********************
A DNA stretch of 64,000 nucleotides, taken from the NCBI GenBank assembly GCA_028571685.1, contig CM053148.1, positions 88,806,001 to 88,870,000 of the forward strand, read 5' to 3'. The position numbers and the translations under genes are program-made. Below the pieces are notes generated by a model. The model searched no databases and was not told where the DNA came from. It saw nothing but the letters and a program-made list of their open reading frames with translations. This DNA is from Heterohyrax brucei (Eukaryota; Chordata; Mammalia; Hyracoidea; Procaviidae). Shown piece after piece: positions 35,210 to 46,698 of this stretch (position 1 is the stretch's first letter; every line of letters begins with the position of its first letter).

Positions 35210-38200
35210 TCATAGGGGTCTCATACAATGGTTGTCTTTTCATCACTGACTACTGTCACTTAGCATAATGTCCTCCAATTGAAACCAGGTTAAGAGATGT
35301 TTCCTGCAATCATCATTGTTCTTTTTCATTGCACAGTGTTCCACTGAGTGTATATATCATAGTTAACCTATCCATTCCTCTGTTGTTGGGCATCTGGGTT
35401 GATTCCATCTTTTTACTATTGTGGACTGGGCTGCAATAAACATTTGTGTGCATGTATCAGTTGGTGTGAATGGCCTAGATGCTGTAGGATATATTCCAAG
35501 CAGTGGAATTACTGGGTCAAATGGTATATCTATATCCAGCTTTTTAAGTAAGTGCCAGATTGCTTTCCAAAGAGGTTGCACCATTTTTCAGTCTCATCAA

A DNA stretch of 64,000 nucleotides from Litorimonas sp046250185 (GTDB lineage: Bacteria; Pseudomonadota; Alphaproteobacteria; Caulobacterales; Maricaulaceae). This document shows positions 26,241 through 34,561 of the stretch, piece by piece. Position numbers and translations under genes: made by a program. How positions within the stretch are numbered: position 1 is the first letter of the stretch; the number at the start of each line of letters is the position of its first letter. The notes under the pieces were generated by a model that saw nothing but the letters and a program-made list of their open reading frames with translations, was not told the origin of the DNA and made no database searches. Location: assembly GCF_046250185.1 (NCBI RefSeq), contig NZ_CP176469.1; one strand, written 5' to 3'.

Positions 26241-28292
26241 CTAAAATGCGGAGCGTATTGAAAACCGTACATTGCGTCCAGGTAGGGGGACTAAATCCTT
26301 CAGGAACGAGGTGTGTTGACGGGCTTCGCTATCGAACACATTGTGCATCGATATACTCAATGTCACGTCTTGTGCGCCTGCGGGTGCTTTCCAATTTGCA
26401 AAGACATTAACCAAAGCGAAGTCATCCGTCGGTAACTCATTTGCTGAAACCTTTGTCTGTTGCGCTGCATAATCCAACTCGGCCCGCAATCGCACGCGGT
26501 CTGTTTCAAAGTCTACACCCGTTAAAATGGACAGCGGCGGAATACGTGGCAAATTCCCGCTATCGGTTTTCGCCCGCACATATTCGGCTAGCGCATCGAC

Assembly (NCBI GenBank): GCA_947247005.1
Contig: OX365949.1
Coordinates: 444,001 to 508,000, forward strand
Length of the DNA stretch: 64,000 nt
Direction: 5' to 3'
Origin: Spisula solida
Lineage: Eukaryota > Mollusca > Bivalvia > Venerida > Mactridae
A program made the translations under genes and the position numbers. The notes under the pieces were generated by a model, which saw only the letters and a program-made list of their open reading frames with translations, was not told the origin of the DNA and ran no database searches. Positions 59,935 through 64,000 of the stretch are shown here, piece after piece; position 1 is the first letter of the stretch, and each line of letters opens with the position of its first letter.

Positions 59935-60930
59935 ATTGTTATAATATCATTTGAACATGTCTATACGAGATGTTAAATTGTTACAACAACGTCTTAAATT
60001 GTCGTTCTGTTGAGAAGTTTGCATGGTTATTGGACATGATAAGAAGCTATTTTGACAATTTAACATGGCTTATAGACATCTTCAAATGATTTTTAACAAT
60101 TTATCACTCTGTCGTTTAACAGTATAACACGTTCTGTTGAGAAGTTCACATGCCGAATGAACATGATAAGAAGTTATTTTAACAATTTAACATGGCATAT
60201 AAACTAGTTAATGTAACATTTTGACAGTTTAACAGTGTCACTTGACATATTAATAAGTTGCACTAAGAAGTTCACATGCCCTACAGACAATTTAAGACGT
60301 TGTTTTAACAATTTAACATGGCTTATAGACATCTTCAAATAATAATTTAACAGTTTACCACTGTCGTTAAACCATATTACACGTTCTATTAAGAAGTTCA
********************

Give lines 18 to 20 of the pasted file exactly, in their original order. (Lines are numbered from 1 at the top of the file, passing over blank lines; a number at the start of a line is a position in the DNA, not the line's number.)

Origin: Spisula solida
Lineage: Eukaryota > Mollusca > Bivalvia > Venerida > Mactridae
A program made the translations under genes and the position numbers. The notes under the pieces were generated by a model, which saw only the letters and a program-made list of their open reading frames with translations, was not told the origin of the DNA and ran no database searches. Positions 59,935 through 64,000 of the stretch are shown here, piece after piece; position 1 is the first letter of the stretch, and each line of letters opens with the position of its first letter.